The FDA’s independent advisory panel voted in favor of two vaccines for respiratory syncytial virus (RSV). The vaccines, developed by GSK and Pfizer for people 60 years and older, would be the first for RSV if approved by the FDA. Large clinical trials demonstrated GSK’s vaccine to be 82.6% effective at preventing disease in the lower respiratory tract, while Pfizer’s vaccine was 66.7% effective. The committee of outside experts showed higher confidence in GSK’s vaccine compared to the one produced by Pfizer on safety and effectiveness. The panel unanimously voted in favor of GSK vaccines effectiveness and voted 10-2 in favor of its safety profile. The committee voted in favor of Pfizer’s vaccine 7 to 4 on separate votes of safety and effectiveness. If authorized by the FDA, the vaccines could save thousands of lives and prevent hundreds of thousands of hospitalizations per year. The virus causes 6,000 to 10,000 deaths and 60,000 to 160,000 hospitalizations every year.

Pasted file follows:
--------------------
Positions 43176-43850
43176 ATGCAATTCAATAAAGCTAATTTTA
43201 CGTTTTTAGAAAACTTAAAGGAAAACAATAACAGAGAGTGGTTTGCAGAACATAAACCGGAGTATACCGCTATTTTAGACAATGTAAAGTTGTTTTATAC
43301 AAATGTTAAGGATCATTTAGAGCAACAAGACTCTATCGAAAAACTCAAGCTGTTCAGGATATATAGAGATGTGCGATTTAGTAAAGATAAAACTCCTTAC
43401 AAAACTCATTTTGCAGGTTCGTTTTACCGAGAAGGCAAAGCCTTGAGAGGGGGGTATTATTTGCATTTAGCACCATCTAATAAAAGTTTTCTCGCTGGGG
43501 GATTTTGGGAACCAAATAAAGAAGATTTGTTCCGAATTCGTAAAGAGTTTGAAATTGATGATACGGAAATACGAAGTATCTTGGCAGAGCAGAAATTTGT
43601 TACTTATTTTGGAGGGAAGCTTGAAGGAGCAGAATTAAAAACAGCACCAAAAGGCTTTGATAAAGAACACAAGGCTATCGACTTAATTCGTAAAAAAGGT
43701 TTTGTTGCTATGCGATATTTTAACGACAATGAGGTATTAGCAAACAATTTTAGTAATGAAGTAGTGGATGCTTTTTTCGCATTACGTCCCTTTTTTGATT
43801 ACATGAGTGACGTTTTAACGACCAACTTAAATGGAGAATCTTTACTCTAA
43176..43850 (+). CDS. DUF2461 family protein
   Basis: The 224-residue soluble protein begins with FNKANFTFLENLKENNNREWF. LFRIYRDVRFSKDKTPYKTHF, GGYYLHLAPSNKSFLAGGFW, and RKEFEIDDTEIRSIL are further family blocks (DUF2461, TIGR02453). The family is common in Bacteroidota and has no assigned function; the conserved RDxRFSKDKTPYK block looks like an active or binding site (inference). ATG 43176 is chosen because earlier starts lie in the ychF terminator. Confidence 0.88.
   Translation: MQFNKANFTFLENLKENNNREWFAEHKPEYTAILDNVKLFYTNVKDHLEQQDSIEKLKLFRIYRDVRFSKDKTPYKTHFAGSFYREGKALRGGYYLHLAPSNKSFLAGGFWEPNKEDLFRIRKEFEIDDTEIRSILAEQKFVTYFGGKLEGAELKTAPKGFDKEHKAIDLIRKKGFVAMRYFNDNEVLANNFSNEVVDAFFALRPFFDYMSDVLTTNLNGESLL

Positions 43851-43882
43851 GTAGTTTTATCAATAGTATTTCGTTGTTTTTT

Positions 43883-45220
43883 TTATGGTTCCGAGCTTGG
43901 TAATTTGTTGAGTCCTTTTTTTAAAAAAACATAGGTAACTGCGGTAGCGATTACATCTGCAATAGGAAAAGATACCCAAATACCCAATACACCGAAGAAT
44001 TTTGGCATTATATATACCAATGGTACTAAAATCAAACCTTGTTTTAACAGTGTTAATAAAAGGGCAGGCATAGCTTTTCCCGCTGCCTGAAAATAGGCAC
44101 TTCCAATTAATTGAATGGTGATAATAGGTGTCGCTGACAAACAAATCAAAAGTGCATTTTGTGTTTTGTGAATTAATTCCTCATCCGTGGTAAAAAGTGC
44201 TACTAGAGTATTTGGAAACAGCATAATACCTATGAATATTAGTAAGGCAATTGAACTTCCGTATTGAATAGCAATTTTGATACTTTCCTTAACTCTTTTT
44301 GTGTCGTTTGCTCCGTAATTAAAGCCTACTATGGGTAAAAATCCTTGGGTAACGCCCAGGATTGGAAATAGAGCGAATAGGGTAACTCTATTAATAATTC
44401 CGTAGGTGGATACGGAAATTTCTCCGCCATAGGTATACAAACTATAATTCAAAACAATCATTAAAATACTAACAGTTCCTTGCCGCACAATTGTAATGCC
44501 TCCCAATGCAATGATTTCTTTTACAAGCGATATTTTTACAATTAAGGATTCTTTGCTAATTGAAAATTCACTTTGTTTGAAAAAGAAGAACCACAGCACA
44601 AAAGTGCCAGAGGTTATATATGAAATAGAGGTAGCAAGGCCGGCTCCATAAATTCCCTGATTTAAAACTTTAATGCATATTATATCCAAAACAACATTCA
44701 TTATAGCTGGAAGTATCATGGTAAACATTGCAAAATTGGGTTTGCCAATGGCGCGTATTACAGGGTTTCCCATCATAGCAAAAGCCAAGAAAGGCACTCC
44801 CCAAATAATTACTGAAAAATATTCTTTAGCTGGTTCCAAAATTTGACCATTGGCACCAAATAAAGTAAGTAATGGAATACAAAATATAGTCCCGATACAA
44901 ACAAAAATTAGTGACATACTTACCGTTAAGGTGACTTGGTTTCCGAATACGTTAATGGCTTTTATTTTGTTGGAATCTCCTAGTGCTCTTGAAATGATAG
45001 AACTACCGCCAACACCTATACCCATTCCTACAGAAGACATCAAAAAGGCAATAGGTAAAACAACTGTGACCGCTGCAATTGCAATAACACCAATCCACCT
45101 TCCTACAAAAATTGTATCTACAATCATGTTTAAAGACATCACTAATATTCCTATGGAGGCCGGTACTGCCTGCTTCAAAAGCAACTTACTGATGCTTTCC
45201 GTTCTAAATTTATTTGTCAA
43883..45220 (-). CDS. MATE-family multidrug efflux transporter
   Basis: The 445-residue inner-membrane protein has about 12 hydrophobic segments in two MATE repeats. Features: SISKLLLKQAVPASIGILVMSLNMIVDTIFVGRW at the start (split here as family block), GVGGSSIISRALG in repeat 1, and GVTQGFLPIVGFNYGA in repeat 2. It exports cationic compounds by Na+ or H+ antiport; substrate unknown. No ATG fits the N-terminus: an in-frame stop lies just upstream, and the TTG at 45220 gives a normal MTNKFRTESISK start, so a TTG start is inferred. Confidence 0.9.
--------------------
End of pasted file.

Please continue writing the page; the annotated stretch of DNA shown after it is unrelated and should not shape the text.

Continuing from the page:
The scientists critically reviewed data on several cases of nervous system disorders that may be connected to the vaccines. Committee chair Dr. Hana El Sahly, along with 3 other members, believe more safety data is needed for approval. Among the 15,000 participants in the GSK study, one woman was diagnosed with Guillain-Barre syndrome 9 days after receiving the vaccine. Research studies cited by the FDA show that Guillain-Barre syndrome typically affects 1 in 100,00 people 60 years and older. Dr. Nicholas Geagan, an FDA official, said that “it does seem concerning to have observed these cases in the context of clinical development program”, and called on the agency to conduct further safety analyses. Two people were diagnosed with condition called acute disseminated encephalomyelitis after receiving the RSV and flu vaccines simultaneously, one of whom died. During Pfizer’s trial two people developed Guillain-Barre syndrome. According to Adam Berger of the National Institutes of Health, acute disseminated encephalomyelitis cases are likely a result of getting the RSV and flu shot at the same time, as opposed to a problem with GSK’s vaccine. “Our obligation is to do what’s right for the public,” said Dr. David Kim, an officer in the U.S. public health service and an FDA committee member. “And in this case, we have bad disease, we have a good vaccine. The vaccine could be used to prevent a disease”.